Juvenile Detention

Cook County's Juvenile Detention Center is more about rehabilitation than incarceration. Most inmates are awaiting trial in juvenile court, and usually stay no longer than a month or two. They attend classes with a normal Chicago Public Schools curriculum. They're allowed to paint the walls of their rooms. They shoot hoops. And they all get personalized mental health evaluations.

“We have mood disorders. They come in with substance abuse, major clinical symptoms, major depression, major anxiety disorders,” said psychiatrist Thaddeus Garlewski.

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We joined Cook County Board President Toni Preckwinkle as she gave us a rare look inside the center. She was there to let residents know it'll get a little more crowded starting in January. That's when a new state law mandates 17-year-olds accused of many felonies be tried as juveniles. Up until now, they've been tried as adults and sent to prison. Preckwinkle says she pushed for the age change.

“The reason we have juvenile courts is because juveniles are not the same as adults,” said Preckwinkle. “They don't have the capacity to make intelligent choices and they don't make the same good judgment.”

“The longer that we keep kids in the juvenile system as opposed to the adult system is not only better for them but better for taxpayers in general,” said John Maki.

Maki runs the John Howard Association, a non-partisan prison watchdog group. He says the Department of Corrections should be focused on keeping kids from entering and re-entering the adult system.

“Prison tends to make, especially lower level offenders, younger people, worse,” said Maki. “And so, if we get a younger kid who's just involved, we need to do everything we can, everything in our power, to help that kid change. And the juvenile system is much better at that.”

But some critics say the change in law will come at the expense of public safety.

“The gangs are very complex, very aware of sentencing structures, and they'll allow 17-year-olds in the gang to commit crimes they would've been sent to adult correctional facilities for. It sends the wrong message,” said State Rep. Dennis Reboletti.

Reboletti is a Republican representative from Addison and a former prosecutor who opposed the state law.

“Prosecutors have the discretion to try cases based on the facts in front of them. I think we should trust them rather than have a law dictate that there's an imaginary cutoff,” he said.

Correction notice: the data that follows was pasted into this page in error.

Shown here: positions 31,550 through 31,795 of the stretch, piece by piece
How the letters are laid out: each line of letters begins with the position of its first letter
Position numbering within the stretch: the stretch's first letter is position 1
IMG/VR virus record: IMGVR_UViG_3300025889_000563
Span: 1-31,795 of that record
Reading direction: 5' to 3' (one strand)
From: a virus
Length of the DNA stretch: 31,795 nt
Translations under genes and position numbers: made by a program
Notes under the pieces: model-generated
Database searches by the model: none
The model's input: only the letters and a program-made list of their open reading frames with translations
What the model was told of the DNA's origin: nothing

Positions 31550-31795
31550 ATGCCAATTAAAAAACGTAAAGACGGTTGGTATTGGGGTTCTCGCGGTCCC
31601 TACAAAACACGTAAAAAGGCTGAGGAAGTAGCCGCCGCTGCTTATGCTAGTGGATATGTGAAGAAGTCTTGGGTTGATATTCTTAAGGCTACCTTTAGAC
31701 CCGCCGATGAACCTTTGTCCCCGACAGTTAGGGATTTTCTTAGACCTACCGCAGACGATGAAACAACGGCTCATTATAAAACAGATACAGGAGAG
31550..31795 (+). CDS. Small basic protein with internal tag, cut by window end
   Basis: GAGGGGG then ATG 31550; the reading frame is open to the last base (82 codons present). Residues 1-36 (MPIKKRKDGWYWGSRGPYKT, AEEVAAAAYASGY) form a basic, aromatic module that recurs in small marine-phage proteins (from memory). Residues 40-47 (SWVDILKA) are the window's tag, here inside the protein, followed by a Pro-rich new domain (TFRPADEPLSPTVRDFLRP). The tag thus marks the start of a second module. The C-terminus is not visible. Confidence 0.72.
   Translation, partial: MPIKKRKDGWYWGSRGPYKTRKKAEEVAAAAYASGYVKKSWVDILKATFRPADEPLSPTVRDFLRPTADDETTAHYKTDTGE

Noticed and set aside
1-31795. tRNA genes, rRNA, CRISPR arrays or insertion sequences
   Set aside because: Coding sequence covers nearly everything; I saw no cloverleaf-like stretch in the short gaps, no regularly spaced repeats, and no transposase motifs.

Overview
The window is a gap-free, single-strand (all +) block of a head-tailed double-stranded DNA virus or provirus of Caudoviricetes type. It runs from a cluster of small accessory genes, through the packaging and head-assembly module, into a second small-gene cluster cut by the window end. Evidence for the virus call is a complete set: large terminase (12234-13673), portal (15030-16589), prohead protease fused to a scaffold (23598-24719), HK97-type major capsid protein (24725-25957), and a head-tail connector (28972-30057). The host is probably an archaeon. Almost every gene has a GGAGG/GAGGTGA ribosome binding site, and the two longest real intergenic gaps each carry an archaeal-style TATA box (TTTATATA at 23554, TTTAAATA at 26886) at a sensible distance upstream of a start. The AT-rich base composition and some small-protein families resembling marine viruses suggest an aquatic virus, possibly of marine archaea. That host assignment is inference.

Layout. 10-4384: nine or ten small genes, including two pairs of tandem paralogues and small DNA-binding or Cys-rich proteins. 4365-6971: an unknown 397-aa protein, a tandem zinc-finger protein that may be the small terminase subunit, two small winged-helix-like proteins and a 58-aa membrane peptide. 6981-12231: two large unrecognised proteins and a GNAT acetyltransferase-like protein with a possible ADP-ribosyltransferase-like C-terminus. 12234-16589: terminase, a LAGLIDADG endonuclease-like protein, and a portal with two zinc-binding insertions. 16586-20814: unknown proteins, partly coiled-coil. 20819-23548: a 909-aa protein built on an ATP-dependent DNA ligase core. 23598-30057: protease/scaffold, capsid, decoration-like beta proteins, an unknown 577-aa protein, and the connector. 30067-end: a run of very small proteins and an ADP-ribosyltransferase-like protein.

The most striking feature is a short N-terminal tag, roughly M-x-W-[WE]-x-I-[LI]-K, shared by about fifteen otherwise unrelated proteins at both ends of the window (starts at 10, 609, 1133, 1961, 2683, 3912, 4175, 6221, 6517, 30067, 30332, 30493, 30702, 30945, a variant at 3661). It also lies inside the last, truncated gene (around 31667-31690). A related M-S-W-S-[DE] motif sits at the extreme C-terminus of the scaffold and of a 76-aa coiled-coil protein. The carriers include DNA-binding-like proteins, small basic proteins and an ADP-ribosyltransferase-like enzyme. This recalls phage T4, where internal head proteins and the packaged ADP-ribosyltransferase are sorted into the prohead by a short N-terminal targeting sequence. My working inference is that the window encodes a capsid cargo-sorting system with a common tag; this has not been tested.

Proponents say the new law will not apply to 17-year-olds who commit the worst offenses, like murder and aggravated battery.

Right now, there are 317 kids at the Juvenile Detention Center, with room for about 50-60 more. The problem is there are currently 177 17-year-olds in adult jail at 26th Street.

“All the 17-year-olds won't come in January 1; it'll be a succession of cases that come to the juvenile system,” said Preckwinkle. “That gives us some time to work through the issues.”

Preckwinkle says the new law will cost the county $10 million a year. But, she says it can be less, if judges choose to send some of the least dangerous offenders who have only a short time to wait for trial. Currently, 40 percent of the center's population stays for less than a week.

“Why would you send someone here for a week or less? Why not let them go home? Are they really a threat to their family or society if they’re only going to be here for a week or less?” she said.

If convicted of their crimes, youth offenders 17 and under will be sent to state-run Illinois Youth Centers. Preckwinkle and the John Howard Association say the law will eventually allow kids up to the age of 21 to be tried in the youth system.

17-year-olds charged with misdemeanors are already tried and incarcerated through the juvenile system. And some kids as old as 19 years old await trial at the Juvenile Center already, if a judge deems the case is less severe. Last year, we examined some of the community homes that are starting to take on more juvenile offenders. Read that story here. Preckwinkle says she hopes to one day close the detention center, and send all youth offenders a community home.

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